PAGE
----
Vehicle-to-vehicle (V2V) communication is one of the next big sea changes to hit the auto industry — within a few years, every new car on the road will be wirelessly talking with every other new car on the road, delivering position and speed information that can help prevent accidents. NHTSA had already committed to delivering a set of proposed rules for V2V by next year, but USDOT secretary Anthony Foxx doesn't think that's fast enough: he's asked the agency to "accelerate the timetable" in comments made this week. Additionally, he says that he's gearing up for "rapid testing" in concert with the FCC to make sure that there are no radio interference issues with V2V systems. (Various industry groups have been concerned that efforts to expand Wi-Fi spectrum in the US could cause issues with V2V.)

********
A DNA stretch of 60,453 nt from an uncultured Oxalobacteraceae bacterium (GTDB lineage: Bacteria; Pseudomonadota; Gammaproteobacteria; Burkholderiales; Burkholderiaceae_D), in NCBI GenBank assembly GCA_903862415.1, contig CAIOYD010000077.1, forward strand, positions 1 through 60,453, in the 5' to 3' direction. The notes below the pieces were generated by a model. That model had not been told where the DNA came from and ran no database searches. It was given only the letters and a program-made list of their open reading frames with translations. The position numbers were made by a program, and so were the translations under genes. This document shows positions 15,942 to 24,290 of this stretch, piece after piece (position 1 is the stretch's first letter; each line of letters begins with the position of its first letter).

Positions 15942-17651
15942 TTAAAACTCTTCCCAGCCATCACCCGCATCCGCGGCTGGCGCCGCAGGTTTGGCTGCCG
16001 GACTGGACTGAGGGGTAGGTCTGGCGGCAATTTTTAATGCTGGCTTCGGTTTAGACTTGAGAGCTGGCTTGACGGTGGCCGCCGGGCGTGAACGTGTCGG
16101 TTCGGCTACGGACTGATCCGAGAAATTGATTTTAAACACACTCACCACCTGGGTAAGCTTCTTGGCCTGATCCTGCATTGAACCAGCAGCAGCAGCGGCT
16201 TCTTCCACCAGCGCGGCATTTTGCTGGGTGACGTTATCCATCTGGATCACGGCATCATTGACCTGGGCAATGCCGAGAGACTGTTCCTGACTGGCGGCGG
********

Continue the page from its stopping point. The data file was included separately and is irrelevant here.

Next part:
Even in its most rudimentary form, V2V can make a huge difference in safety by basically allowing drivers (and self-driving cars) to see things beyond their field of vision. I had a chance to test V2V-equipped cars at CES last year, and was immediately impressed: the system warns you of things like cars at intersections that may not be slowing down for a red light and emergency braking beyond the car ahead of you — scenarios that you'd have no way to detect otherwise before a crash was inevitable.